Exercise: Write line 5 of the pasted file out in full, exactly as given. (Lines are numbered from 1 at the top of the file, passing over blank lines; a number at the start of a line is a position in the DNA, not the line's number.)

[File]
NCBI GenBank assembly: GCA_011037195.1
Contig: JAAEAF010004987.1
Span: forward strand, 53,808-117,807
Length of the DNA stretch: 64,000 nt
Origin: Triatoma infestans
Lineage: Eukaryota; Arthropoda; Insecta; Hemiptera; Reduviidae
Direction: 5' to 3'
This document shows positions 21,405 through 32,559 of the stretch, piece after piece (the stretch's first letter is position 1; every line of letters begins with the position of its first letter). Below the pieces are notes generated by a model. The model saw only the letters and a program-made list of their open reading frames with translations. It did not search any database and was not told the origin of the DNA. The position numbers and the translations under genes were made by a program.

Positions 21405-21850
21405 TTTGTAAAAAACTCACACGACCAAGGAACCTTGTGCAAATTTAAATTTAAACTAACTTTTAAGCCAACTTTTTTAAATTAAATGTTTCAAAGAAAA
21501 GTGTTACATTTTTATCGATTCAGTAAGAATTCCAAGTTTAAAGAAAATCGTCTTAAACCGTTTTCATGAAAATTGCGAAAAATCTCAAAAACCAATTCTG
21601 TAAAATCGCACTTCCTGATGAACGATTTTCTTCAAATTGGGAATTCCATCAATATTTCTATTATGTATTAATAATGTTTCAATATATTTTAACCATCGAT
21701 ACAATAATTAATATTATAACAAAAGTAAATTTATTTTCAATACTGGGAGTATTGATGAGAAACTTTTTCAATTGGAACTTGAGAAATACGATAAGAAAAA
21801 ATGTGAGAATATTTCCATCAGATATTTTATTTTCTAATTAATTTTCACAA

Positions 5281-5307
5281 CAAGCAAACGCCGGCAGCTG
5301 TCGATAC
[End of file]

Origin: Triatoma infestans